Tuesday 23 July 2019

Belgrade draw could prove to be 'big point' in qualification bid

Republic of Ireland manager Martin O'Neill. Photo: Reuters
Republic of Ireland manager Martin O'Neill. Photo: Reuters
Daniel McDonnell

Daniel McDonnell

Martin O'Neill believes it would be dangerous to underestimate the value of the point that his team secured in Serbia on Monday night.

The Irish boss was delighted to come away from Belgrade with a 2-2 draw and does not subscribe to the view that it was a missed opportunity. He is confident that Serbia will take points from the other qualification contenders that visit their patch. It's a theory that will be tested next month when Austria visit the Marakana.

Wales, the top seeds, will travel to the Serbian capital next summer.

O'Neill feels that Daryl Murphy's late header could prove as important as Aiden McGeady's last-minute winner in Georgia that kicked off the Euro 2016 campaign on a winning note.


The value of that goal was highlighted by Scotland's costly defeat in Tbilisi later in that cycle.

"I'm delighted with the point, delighted with the circumstances," said O'Neill. "I think if the (Serbian) crowd decide to get behind their team and support them in droves - which I've seen before here - then I think it will be difficult for the other teams.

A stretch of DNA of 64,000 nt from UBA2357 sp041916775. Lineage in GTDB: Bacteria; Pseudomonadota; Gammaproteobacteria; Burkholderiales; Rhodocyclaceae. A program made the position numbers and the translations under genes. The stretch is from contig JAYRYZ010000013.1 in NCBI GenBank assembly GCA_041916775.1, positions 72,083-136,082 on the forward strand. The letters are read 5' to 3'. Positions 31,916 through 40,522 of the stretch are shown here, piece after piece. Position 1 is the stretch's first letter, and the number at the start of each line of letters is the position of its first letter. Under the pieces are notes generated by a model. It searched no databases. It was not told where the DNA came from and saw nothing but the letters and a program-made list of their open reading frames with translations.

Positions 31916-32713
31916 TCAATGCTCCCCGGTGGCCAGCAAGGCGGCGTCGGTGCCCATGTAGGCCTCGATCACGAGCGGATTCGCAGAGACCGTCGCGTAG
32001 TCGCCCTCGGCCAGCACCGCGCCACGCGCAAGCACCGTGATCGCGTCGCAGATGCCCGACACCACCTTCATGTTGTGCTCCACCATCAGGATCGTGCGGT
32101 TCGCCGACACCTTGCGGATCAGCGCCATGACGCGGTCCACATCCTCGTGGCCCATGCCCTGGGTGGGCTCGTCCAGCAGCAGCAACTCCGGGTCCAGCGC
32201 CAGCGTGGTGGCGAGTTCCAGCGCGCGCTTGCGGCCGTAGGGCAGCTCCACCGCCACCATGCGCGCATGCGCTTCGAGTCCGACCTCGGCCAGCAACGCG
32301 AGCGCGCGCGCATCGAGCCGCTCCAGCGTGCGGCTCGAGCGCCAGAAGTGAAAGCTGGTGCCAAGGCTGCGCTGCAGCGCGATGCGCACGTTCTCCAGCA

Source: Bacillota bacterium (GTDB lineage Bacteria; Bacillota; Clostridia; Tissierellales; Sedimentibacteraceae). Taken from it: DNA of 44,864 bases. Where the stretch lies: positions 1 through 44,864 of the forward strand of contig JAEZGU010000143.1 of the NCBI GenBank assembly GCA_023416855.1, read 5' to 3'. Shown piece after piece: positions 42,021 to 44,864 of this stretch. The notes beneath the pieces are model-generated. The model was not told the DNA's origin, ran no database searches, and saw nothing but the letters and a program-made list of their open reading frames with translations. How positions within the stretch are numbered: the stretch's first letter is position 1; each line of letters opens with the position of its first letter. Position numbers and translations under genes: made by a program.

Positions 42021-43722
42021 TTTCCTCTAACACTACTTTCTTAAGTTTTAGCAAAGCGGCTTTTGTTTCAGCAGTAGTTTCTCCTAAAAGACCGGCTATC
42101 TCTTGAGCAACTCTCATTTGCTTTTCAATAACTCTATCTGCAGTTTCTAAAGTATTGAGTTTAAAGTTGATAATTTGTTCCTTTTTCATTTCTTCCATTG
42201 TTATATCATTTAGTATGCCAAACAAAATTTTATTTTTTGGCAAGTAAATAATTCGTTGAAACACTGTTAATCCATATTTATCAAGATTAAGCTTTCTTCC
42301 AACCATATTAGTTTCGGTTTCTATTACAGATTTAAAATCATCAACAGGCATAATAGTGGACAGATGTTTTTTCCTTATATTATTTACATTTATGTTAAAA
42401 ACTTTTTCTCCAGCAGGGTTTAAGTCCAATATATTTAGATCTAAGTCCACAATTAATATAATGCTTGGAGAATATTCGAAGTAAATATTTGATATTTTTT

"And far from ruling Serbia out, they've got some players to come back too. I'm delighted that we fought back and with the fact we created chances. We scored two goals away from home on a quagmire of a pitch against what I would consider to be very decent opposition. We're off the mark.

"This is a big point for us and we have to go and try and make use of it now in the upcoming games. Austria, who didn't perform to their ability in the Euros, have won away in Georgia and that's a big result for them."

Meanwhile, O'Neill said that the FAI have spoken to him about the possibility of a friendly game in November. Ireland are due to travel to Austria in that window and a friendly would offer some scope for experimentation.

Irish Independent

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